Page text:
Of late, I've been listening to various comic podcasters recount the moribund details of Avengers vs X-men. Chief among the things I've found myself dismayed by is the rather frivilous manner that the Sub-Mariner has been used in the series.
I've always had a soft spot for that character. He and Captain America are pretty much the lone counterparts to DC's JSA. (There have been a few other characters brought forth from the Golden Age, but none have ever been given the same spotlight that Cap or Namor have been.)
While Captain America has had more or less a steady career at Marvel, the Sub-Mariner has had a tougher time keeping his B-List status. I thought today I would present a visual time line of the Prince of Atlantis publishing history.
The Golden Age: 1937 - 1950
During this time Namor appeared in three Timely comics: Marvel Comics (which later became Marvel Mystery Comics), his own comic and All Winners Comics. (Thanks to Britt Reid for the correction!)
Little known facts:
Namor was the first flying superhero. (Remember, early Superman just leaped tall buildings.)
Namor first appeared in April 1939 in the prototype for a planned giveaway comic titled Motion Picture Funnies Weekly, produced by the comic book packager Funnies Inc. The only eight known samples among those created to send to theater owners were discovered in the estate of the deceased publisher in 1974.
When the giveaway idea fell through, creator Bill Everett used the character for Marvel Comics #1, the first comic book by Funnies, Inc. client Timely Comics, predecessor of Marvel.
The Atomic Age: 1950 - 1956
The Sub-Mariner experienced a brief revival in the mid-1950s, starting with Young Men #24 (which also briefly revived Captain America and the original Human Torch) and then in Sub-Mariner Comics #33-42 (April 1954 - Oct. 1955).
The Silver Age: 1956 - 1970
Reintroduced in 1962 in issue 4 of Fantastic Four, where he would proved to be a popular returning character in that title. This led to him sharing a starring spot in the split title Tales To Astonish in 1965. Finally in 1968 he gained his own title.
The Bronze Age: 1970 - 1985
During the Bronze Age, Namor managed to keep his solo title up until issue 72 which was published in 1974. He also was a regular in 3 other ongoing titles: The Defenders, The Invaders and Super-Villain Team Up. In addition to that, there were several multi-issue storylines in other comics (Avengers, Fantastic Four) with Namor.
Perhaps due to all this exposure, the Sub-Mariner sort of disappeared early in the 80's with only a 4 issue mini-series in 1984 from J.M. DeMatteis/Bob Budiansky to his name. While technically, this mini-series appears at the tail end of the Bronze Age, I've lumped into the beginning of the Iron age.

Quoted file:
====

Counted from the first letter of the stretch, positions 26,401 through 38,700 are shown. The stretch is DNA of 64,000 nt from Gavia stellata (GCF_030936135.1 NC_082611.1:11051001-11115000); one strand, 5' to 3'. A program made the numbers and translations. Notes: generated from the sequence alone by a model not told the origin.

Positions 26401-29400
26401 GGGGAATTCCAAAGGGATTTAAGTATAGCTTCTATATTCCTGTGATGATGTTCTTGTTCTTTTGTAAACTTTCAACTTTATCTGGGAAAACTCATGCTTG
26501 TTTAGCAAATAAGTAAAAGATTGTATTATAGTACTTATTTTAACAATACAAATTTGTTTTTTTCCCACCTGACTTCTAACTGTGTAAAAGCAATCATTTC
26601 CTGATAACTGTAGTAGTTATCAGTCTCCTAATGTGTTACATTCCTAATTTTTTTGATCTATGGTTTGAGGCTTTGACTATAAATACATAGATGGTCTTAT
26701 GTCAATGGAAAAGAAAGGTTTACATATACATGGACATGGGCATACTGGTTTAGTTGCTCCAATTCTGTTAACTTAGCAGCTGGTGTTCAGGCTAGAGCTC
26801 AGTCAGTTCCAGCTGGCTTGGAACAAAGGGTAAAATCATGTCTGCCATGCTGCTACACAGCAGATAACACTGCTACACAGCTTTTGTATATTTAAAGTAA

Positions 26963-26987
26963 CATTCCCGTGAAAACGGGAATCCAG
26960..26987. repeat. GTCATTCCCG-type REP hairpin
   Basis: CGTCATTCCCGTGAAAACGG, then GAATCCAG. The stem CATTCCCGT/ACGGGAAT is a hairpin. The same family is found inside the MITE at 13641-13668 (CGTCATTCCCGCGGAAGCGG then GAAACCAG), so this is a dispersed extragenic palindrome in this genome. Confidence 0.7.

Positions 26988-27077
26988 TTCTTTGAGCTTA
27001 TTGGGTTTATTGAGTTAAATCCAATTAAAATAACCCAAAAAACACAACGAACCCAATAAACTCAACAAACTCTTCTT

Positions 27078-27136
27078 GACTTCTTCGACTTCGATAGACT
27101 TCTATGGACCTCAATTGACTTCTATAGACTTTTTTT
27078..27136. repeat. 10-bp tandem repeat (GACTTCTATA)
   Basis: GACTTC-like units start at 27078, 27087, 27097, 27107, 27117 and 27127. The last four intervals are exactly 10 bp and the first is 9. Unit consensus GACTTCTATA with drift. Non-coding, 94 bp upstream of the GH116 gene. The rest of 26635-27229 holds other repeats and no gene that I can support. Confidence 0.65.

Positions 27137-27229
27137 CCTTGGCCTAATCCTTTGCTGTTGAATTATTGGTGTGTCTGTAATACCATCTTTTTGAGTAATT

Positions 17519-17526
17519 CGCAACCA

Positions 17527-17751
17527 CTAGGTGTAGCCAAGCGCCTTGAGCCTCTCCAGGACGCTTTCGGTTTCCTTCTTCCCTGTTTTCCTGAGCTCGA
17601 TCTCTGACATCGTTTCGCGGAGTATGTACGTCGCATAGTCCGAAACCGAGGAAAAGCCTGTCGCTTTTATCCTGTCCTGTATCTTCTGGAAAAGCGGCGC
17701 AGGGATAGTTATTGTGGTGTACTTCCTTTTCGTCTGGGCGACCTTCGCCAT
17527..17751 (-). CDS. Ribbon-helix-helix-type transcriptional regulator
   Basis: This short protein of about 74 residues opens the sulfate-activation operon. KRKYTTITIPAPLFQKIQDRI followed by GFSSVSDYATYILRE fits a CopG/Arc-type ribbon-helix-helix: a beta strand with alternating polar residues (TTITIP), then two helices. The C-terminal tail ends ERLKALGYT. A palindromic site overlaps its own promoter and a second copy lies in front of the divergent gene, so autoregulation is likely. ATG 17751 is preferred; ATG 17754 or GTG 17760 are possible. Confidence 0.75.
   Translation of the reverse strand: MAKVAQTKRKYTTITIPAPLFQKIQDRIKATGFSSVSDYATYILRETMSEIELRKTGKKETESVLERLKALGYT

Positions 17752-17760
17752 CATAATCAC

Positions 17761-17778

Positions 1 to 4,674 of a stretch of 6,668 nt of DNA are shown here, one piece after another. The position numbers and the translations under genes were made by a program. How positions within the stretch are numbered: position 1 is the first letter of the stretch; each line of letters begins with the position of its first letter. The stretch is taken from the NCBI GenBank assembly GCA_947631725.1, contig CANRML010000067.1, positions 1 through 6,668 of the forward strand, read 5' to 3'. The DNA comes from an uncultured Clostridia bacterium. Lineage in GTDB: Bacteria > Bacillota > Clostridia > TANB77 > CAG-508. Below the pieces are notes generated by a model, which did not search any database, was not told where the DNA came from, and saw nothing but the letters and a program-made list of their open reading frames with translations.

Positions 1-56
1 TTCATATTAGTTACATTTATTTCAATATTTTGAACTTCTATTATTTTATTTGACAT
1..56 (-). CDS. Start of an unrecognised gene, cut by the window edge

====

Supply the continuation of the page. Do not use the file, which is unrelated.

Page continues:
Iron Age: late 80's - early 90's
These last ages are defined differently among comic fans so you may find yourself disagreeing my my categorizations here. (Realize that the so-called Modern Age spans 3 decades now with no defined end point in sight.)
Highlights of the Iron Age included John Byrne's series featuring Namor and a few appearances in Alpha Flight and Byrne's Fantastic Four. This era also saw the market crushing release of Atlantis Attacks, a mini-series that the late comics historian Les Daniels has blamed for sounding the death-knell to the speculator market.
The Dark Age: Late 90's - 2007
This is perhaps the most schizophrenic point in Namor's publishing history as his portrayals run the gamut of Grim and Gritty, Teen Hero and Comic Foil. He also makes an appearance in the Avengers during Geoff John's run on the title, but no one ever remembers that run, so let's not break tradition.
The Digital Age: 2007 - Present
I've only heard this term a few places so far, with no true definition of where it starts however since 2007 marks both the introduction of the first iPhone AND Marvel's Digital Comics Unlimited website, I'm using that as my starting point.
For the most part, in this age, Namor has undergone a bit of a redefinition as Marvel has tried to reinforce his mutant status so that they can put him on the X-men. (Which is how he ends up on the aforementioned Avengers vs X-men mini-series.)
Namor has not fared well during this era. While the mini-series Namor: The First Mutant (a title which flies in the face of established Marvel continuity) has had some nice reviews, we've also seen some rather stupid uses of the character.
As a fat slob in Avengers Dark Reign
or as guy not above marrying his own cousin
Who may be bi-sexual...
...but is certainly Try-Sexual
Not I'm not above exploring aspects of a character's sexuality in a story but with Namor, it feels a bit like the aspects are being used as, at best, as a lazy afterthoughts or, at worst, simply for shock value.
Summation: If you look at this time line, you'll quickly see it makes a good metaphor for the waning cohesiveness of Marvel universe in general. As the universe and its continuity have become less important to the editors, so has Namor's appearances and portrayals floundered.
The general perception among comic fans (and perhaps creators too) is that Namor, like Aquaman, simply isn't a character who can hold his own title anymore. I've never held to that belief and have always felt a good writer can find some way to make a book successful. Whether you like it or not, since the DC 52 relaunch, Aquaman has been a consistent top seller for DC. Mostly that's because Geoff Johns has found a way to make the Aquaman interesting without changing the established aspects of the character.
Marvel should take note.